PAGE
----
Richard Anderson, Jon Kolko
While our profession may have its roots in computing, it has quickly evolved into the world of behavior. We empower social change, strive to support authentic experiences, and borrow heavily from our disciplinary neighbors. Our work in the field of interactions has jumped from a technological point of view to land firmly in the realm of culture and humanity.
This issue highlights that jump and celebrates the benefits of this social, cultural, and humanitarian focus. Kirsten Boehner offers a poetic set of reflections on representation and explores the nature of our epistemologies. Similarly, danah boyd's work takes this highly theoretical approach and tactically explores the nuances of teenage behavior in the contexts of Facebook and MySpace. And Uday Gajendar pursues an emotional path toward soulful experiences, demanding that designers be enabled to "resolve a cohesive blend of the rational and the imaginative into something that people will enjoy using."
A soulful experience is authentic, and authenticity is fleeting. Marc Rettig and Alex Wright review three books that touch on the difficulties of designing for human experiences in a real and meaningful way. Steve Portigal and Stokes Jones take a closer look at authenticity and ask how we can design to support something so intimate and personal. As they analyze Black Sabbath and the VW Beetle, it becomes clear that designing an authentic experience may be well beyond our means.
Other disciplines, such as architecture and marketing, may have had a longer tenure of this type of exploration. Valerie Jacobs, group director (and trend watcher) at LPK Trends, provides a framework for thinking about the complexities of mass-produced, often inauthentic experiences as they relate to brands and marketing. She offers a way out of this lifelessness: "...Our work will be about giving people the tools for interactive storytelling and meaning makinga more generative, open-ended approach, which runs counter to the prescriptive and controlled practice of today."
We can look to marketing for interactive meaning making, and we can look to the roots of designgestalt, and the psychological principles of visual perceptiondescribed by William Lidwell in his piece "More With Less." Lidwell, author of the beautiful Universal Principles of Design, describes how the fundamentals of graphic and communication design can be applied in our quest toward designing for authenticity and human resonance.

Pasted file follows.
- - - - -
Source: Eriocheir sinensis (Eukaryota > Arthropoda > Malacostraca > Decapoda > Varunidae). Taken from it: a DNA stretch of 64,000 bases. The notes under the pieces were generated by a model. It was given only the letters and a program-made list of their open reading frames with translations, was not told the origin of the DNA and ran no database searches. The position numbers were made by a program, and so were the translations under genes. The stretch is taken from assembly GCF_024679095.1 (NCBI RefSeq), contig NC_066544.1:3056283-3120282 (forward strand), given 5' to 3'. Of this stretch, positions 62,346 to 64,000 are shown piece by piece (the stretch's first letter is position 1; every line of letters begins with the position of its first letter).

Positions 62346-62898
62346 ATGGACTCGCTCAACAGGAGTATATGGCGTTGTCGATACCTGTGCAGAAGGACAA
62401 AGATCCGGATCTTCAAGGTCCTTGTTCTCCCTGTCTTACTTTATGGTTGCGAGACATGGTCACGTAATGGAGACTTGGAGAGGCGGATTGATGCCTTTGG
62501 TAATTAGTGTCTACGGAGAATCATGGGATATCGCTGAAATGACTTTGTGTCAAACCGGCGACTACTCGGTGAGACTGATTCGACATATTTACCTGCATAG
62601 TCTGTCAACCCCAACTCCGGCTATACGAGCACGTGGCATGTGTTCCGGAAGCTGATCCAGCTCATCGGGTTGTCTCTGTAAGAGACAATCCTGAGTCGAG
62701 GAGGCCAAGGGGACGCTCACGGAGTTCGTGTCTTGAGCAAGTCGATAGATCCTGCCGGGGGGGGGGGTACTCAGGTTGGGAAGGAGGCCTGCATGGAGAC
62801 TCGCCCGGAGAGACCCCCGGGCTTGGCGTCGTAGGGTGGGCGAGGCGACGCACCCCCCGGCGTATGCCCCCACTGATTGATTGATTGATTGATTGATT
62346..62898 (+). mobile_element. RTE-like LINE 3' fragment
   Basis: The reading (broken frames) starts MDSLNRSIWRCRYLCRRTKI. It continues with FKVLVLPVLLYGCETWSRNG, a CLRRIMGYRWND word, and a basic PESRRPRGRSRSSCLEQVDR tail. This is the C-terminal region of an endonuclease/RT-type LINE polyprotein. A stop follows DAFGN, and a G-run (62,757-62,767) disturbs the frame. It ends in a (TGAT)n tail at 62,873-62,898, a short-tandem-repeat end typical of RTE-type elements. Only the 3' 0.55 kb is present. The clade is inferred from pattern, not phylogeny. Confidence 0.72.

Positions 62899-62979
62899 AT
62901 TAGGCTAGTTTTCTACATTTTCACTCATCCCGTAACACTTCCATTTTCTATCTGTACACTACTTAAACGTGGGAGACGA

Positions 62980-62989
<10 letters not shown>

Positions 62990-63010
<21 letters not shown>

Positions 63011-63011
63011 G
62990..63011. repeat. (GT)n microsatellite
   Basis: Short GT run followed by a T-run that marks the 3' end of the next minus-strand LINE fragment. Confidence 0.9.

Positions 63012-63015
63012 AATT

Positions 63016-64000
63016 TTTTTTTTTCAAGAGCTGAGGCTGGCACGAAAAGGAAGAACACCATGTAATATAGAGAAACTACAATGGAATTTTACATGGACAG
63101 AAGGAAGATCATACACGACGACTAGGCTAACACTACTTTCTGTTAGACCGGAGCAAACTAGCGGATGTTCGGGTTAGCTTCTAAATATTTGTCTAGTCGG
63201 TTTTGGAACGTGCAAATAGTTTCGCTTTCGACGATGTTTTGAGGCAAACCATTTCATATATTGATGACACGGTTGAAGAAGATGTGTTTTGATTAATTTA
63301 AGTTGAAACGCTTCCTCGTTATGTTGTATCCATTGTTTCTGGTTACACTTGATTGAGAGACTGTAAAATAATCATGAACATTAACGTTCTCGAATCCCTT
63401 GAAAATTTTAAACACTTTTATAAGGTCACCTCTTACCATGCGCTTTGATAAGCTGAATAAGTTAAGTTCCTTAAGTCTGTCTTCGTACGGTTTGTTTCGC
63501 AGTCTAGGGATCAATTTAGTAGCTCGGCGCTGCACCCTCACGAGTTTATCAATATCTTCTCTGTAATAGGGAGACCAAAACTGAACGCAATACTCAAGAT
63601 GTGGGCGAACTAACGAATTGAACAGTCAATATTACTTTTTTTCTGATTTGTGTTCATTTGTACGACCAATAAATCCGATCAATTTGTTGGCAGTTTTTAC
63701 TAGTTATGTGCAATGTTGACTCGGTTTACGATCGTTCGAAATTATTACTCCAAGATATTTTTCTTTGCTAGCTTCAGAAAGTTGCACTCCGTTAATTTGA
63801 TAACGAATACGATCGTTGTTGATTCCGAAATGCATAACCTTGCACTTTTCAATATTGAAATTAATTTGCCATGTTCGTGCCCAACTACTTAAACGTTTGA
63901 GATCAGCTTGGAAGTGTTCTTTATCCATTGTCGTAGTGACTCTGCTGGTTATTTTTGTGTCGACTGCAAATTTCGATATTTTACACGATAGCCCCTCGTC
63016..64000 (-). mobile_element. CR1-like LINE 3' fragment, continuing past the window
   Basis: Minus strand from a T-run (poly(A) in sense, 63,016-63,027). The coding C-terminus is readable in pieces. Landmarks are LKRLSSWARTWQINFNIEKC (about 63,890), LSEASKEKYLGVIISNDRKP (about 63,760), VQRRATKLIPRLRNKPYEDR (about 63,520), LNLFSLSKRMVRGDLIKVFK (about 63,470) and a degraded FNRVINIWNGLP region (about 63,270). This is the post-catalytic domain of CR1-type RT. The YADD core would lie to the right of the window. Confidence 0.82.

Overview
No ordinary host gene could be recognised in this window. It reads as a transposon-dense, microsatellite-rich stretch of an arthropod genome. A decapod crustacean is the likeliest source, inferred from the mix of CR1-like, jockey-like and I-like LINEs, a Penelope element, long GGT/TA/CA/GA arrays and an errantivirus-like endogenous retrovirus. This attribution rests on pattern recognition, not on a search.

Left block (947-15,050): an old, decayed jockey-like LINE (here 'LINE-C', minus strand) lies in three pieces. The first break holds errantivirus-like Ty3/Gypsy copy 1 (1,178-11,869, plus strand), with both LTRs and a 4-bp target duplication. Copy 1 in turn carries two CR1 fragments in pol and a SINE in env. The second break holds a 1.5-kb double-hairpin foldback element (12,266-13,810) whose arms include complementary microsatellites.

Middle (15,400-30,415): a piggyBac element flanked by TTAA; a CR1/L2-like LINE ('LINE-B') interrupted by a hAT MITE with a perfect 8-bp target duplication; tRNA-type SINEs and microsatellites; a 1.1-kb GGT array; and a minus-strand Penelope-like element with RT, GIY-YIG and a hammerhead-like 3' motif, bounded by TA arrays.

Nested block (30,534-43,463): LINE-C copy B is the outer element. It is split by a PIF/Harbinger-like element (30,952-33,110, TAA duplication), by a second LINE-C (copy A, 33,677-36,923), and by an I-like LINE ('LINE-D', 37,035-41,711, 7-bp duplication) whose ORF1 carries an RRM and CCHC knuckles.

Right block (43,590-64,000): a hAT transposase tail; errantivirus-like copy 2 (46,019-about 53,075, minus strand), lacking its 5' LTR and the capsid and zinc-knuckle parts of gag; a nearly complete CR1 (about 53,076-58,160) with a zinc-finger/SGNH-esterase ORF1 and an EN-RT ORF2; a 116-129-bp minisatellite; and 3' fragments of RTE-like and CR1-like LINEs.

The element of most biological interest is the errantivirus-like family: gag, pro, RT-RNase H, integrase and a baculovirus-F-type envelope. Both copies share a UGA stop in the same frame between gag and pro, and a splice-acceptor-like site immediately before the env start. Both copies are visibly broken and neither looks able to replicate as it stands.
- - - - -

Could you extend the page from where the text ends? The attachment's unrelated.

Despite the vivid discussion of experience and authenticity, we start the issue with a look at social interaction designthe new and rich subgenre of interaction design that emphasizes social and humanitarian needs first and profit second or not at all. These topicsfrom health and wellness to sustainabilityare the focus of a new generation of socially conscious designers and academics.
Our cover story, from Woodrow W. Winchester, highlights the need for "behavioral interactions" intended to create a helpful interaction. The old criteria of "usable, useful, and desirable" may no longer suffice, as we turn our efforts toward the epidemic of HIV and AIDS. Winchester describes work done to enable HIV prevention in developing nations and illustrates the rich opportunity that exists for our hard work and dedication.
From the search for soul to the need to make a difference, this issue of interactions highlights the push toward social, authentic, and interdisciplinary design. This represents a significant challenge; we hope you find a way to embrace this challenge in your daily work.
©2009 ACM 1072-5220/09/1100 $10.00
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